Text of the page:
I read this novel a few years ago, before I moved to Paris. I’ve now left. I’m listening again, this time on audio. I’ve wanted to know, for ages, what metro station is central to the novel. I know the station in the novel, and now I know the station in real life.

I’ve two things to say now, before I finish the novel again. Firstly, there seem to be connections with Reynolds’ Terminal World and Blue Remembered Earth (the first Poesidon’s Children novel). In Century Rain, the central belt of Mars has been caught and destroyed in a war involving nanotech weaponry. This sounds like the dead zones in Terminal World, which only really makes sense if Mars is the victim of a nanotech burp–slash–conflagration, although if the novels are connected the burp–slash–conflagration has progressed a lot from one to the other. In Blue Remember Earth, an alien artifact is found on Phobos, which makes no sense to the novel itself, in fact rather ruins it for me (but will probably prove significant as the series develops). An alien artifact found on Phobos is central to Century Rain.

The book is set three hundred years in the future, and in a 1958 alternative history Paris. In the alternative history, the Nazi invasion of France failed, Hitler was overthrown by Rommel, & the Nazis retained power.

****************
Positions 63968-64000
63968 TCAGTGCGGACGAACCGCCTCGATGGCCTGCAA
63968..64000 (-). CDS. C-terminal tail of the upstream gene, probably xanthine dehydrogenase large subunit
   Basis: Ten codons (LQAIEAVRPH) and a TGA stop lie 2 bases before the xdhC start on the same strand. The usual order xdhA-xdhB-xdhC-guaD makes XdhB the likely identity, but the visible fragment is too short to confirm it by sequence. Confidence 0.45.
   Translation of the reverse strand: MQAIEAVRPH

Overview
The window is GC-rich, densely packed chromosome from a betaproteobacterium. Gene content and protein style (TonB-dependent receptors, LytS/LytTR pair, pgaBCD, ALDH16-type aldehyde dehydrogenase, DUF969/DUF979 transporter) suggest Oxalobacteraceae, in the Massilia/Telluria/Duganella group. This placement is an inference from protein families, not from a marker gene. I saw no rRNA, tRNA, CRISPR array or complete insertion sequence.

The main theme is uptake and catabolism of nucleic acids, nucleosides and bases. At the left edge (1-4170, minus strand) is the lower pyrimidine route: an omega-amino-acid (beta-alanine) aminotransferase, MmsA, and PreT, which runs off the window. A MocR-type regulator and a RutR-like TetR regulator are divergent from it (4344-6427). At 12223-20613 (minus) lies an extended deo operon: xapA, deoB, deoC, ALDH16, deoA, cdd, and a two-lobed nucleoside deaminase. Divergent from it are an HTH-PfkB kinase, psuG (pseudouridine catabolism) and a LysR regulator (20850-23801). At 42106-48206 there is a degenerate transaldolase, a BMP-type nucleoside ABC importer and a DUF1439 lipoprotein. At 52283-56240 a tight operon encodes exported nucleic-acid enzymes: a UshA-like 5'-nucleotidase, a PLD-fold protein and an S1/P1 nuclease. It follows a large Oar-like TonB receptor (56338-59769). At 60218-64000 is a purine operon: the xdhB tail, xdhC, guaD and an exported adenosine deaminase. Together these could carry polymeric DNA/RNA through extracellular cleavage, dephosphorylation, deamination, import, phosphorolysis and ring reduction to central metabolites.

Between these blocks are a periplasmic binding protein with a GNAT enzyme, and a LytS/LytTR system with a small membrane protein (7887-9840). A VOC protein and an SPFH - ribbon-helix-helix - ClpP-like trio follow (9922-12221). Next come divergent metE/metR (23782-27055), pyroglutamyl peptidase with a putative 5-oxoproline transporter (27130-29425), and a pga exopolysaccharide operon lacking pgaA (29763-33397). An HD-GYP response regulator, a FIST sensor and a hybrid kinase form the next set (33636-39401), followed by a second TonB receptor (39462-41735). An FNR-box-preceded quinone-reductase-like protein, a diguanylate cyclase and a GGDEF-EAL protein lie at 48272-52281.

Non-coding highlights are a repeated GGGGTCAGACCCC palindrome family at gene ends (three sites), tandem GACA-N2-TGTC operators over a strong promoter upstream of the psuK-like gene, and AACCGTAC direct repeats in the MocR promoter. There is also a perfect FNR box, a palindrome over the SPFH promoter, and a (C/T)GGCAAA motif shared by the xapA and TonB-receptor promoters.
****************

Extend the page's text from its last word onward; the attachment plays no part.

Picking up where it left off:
I’m delighted to say I’ve caught Alistair Reynolds making one factual and one contextual error. Perhaps I shouldn’t be so delighted, because they shew me to be a train spotter. His novel claims Metro Ligne 6 is above ground at Montparnasse. It’s got overhead sections on either side, true, but, there, it’s underground. But the contextual error, which is far more fun, is that in the context of Century Rain’s alternative history, it would be Ligne 5. The section of Ligne 5 between Place d’Italie and what is now Charles de Gaulle Etoile was switched to Ligne 6 by the Nazis during their occupation of Paris. Come to think of it, Luke Burrage pointed out that if the alternative history is consistent, Germany would still have had Reichmarks, not D–Marks as Reynolds says. Ok, I admit it, I’m *so* petty. :-)

What picky picky boring details: I won’t let them put me off the novel.

Which doesn’t say a great deal. It’s only Reynolds’ more recent novels that hints the author is maturing. This one full of a young man’s hard edged hero/ine/s, who keep escaping even more challenging life–threatening situations. The threat–threat–threat gets a bit boring after a while. Perhaps I’m getting old.

Reynold’s strength of plot–plot–plot is present and correct. The imagination romps. The story–telling’s tight. But don’t start reading Reynolds with this one.